Among many other things, Babel will teach you why modern Turks can’t read books that are a mere 75 years old, what it means in practice for Russian and English to be relatives, and how Japanese developed separate “dialects” for men and women. Dorren lets you in on his personal trials and triumphs while studying Vietnamese in Hanoi, debunks ten widespread myths about Chinese characters, and discovers that Swahili became the lingua franca in a part of the world where people routinely speak three or more languages. Witty, fascinating and utterly compelling, Babel will change the way you look at and listen to the world and how it speaks.
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About the Author
Gaston Dorren is a linguist, journalist, and polyglot. He speaks Dutch, Limburgish, English, German, French, and Spanish, and reads nine more languages. He is the author of Lingo: Around Europe in Sixty Languages, as well as two books in Dutch and the app, The Language Lover’s Guide to Europe. Dorren lives in the Netherlands.
Read an Excerpt
When people speak Japanese, their gender matters a great deal. A good number of words and grammatical constructions are associated with either women or men. For starters, women are more likely to use slightly longer versions of words that make them—the words, and consequently the speakers—sound polite. Think of it as not only saying the refined word ‘luncheon’ instead of the more workaday ‘lunch’, but making the difference systematic by also saying ‘tableon’ instead of ‘table’ and ‘flowereon’ instead of ‘flower’. In Japanese, this politeness syllable is added not at the end, but at the front: hana ‘flower’ becomes ohana.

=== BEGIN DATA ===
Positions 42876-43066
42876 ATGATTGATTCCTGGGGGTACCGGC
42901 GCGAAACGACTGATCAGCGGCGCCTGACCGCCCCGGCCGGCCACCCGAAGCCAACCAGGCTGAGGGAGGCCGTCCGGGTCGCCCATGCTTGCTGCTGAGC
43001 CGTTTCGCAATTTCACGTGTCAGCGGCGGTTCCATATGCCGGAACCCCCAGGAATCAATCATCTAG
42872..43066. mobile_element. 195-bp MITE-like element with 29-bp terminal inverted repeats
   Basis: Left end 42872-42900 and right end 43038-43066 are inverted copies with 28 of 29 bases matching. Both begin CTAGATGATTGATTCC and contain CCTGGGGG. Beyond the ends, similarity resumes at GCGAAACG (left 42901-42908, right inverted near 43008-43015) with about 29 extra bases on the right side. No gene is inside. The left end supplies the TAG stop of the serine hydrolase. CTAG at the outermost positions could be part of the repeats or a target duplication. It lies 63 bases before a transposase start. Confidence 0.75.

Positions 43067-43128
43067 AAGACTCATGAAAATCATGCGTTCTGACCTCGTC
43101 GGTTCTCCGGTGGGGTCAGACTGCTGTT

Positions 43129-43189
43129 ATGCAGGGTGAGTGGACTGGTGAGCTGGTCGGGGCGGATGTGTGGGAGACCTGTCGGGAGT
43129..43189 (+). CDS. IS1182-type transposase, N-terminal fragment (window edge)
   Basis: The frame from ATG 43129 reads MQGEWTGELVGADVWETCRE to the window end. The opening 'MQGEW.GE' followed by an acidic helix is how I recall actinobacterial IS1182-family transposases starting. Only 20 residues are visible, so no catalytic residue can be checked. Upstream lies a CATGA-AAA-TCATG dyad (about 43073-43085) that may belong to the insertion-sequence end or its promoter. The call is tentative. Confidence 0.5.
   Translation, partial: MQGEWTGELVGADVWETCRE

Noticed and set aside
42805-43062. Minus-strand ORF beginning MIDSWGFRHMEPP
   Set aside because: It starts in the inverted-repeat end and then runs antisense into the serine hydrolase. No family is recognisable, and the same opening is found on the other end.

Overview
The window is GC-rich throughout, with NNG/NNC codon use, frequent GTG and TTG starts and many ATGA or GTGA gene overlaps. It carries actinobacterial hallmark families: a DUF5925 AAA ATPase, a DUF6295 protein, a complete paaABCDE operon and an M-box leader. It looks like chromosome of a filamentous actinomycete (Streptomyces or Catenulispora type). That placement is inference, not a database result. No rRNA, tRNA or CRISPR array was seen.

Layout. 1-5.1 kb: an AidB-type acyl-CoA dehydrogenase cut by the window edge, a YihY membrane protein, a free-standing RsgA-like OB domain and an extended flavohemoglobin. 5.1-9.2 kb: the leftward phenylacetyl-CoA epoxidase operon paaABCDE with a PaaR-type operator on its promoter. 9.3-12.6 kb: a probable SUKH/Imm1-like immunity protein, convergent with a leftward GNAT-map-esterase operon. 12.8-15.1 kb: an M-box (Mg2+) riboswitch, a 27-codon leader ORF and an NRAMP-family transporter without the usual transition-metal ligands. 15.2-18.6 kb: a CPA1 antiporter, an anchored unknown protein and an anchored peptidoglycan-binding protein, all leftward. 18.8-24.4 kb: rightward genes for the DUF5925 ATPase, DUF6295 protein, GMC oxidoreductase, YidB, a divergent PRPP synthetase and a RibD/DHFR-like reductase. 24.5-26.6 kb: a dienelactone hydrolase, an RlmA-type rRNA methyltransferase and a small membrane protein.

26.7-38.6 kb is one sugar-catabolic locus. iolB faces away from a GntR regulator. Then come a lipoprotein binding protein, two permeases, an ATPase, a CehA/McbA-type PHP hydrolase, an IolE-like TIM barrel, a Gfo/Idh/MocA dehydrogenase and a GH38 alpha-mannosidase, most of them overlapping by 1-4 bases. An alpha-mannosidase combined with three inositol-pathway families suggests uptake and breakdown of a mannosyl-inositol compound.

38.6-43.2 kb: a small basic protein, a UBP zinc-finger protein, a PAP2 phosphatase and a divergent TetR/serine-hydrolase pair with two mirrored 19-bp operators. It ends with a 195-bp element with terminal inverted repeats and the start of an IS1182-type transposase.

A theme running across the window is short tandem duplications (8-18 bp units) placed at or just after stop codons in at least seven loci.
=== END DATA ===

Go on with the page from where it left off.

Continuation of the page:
Next, women and men will use different pronouns to refer to themselves: while watashi is a formal word for ‘I’ or ‘me’ that both genders can use, atashi is clearly a women’s word and ore, boku and oira are men’s. Both genders will use the word for ‘be’ differently: in a sentence like ‘this is a spider’, men will include da for ‘is’ (‘this da a spider’), whereas women will omit it (‘this a spider’). They will use different interjections: for example, ‘Hey, you’ translates as Nē, chotto for women, but as Oi chotto or yō chotto for men; both men and women can use ā where English would have ‘oh’ (as in ‘Oh, how beautiful’), but only women may also choose ara or mā. Men may pronounce the diphthong /ai/ (rhyming with English lie) as /ē/ (rhyming with lay), whereas it would be unladylike for a woman to do so.
Speakers do not exactly break a hard-and-fast grammar rule when using elements normally used by the opposite gender, but they certainly break a social convention: they bend both a rule and their gender.